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Who Do I Sue After My Florida Car Accident?

Many car accidents happen without warning and bring a variety of damages to those involved. After your car accident takes place in Florida, you might wonder what options you have and who you can bring a claim against. It might not be as cut-and-dry as you expected and, as such, you might be left with a wide array of questions.

Many Parties to Sue After a Car Accident 

Most of the collisions that take place on Florida roads happen due to driver error. However, some of the parties who might be at fault for the accident might not be as immediately obvious as expected. There could even be a variety of defendants to sue in your case. It is important to know who to direct your claim at so that you bring a case against the correct parties.

A Driver: After a car accident, the first person that you will likely look at for liability purposes is the driver of a vehicle. When a driver engages in unsafe actions, they have acted in a negligent fashion and can be held liable in the event of an accident. However, there can be more than one driver held responsible for an accident. This is especially true in chain-reaction collisions involving multiple parties. In these cases, you will find that you have a claim against multiple parties who acted negligently. 

A Vehicle Owner: Sometimes, the owner of a vehicle allows another party to drive their vehicle even though they should not have trusted them to do so. This is especially true in cases involving a teen driver being allowed to use their parent’s vehicle. This falls under something known as ‘negligent entrustment,’ where you must be able to show that a driver allowed somebody negligent to operate their vehicle. This theory, however, does not work in cases involving a stolen vehicle. 

An Employer: Under the theory known as vicarious liability, the employer of a negligent employee can be held liable for the accident that occurs. One example of this is when a delivery driver runs a red light and slams into your vehicle. If the driver was on the job at the time, the employer could be held liable for their actions. However, if you discover that the employee is actually an independent contractor, you may have trouble with your claim.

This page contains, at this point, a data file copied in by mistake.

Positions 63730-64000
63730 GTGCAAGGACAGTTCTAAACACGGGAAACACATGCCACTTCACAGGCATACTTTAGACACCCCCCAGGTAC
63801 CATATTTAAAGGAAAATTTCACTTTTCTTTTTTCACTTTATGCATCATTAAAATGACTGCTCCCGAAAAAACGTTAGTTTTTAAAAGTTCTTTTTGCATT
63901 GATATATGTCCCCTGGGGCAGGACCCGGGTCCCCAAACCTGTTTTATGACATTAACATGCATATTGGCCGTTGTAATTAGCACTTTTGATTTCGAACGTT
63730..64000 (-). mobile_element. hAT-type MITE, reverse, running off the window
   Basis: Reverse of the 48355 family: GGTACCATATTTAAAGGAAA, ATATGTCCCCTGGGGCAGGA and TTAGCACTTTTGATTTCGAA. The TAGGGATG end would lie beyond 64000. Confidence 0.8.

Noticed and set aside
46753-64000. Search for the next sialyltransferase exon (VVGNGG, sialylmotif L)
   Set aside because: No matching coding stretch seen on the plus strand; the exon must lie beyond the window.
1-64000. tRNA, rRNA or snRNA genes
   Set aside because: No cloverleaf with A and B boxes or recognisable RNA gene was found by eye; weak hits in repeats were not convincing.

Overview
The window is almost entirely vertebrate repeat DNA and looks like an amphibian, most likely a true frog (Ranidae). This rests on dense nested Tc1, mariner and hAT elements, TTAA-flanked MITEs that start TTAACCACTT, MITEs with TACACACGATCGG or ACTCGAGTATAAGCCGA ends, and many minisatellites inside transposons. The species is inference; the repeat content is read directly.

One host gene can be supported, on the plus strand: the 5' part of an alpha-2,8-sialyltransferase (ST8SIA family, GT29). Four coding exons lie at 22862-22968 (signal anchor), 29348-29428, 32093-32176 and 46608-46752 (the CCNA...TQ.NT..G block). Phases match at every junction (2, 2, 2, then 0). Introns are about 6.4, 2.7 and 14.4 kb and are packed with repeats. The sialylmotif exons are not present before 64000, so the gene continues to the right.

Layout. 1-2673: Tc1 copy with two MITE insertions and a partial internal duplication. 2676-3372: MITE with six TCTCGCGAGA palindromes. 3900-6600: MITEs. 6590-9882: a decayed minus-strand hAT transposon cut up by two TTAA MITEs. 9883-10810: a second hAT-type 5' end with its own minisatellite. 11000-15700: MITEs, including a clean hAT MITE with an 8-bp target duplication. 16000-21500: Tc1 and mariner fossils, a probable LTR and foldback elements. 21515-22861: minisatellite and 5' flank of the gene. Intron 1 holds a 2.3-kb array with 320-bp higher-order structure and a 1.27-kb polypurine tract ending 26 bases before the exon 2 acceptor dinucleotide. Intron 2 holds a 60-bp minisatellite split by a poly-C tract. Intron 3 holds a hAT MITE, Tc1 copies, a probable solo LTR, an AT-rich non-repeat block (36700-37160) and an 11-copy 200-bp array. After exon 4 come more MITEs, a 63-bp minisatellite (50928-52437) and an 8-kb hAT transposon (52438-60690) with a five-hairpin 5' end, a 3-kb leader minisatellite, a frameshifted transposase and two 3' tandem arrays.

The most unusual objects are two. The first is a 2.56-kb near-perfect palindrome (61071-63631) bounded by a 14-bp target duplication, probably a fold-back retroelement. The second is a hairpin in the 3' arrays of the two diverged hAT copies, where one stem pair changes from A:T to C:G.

A Car Manufacturer: A defective vehicle or parts of a vehicle can come into play when an accident occurs.  This happens when brakes start to malfunction, a steering wheel doesn’t work correctly, or the airbag doesn’t deploy when it is supposed to. This is when you could hold a manufacturer liable under what is known as ‘product liability laws’ in a product liability claim.

How an Attorney Can Benefit You After a Collision 

Because car accidents can happen in the blink of an eye, it is imperative to be prepared for anything. Our car accident attorneys at Sheftall & Associates, our skilled attorneys understand how difficult it can be to face the aftermath of a car accident on your own. If you believe that a person or entity is responsible for your accident, you should have the experienced help of a legal advocate on your side. Please contact our law firm in Florida at 904-647-2296 for more information.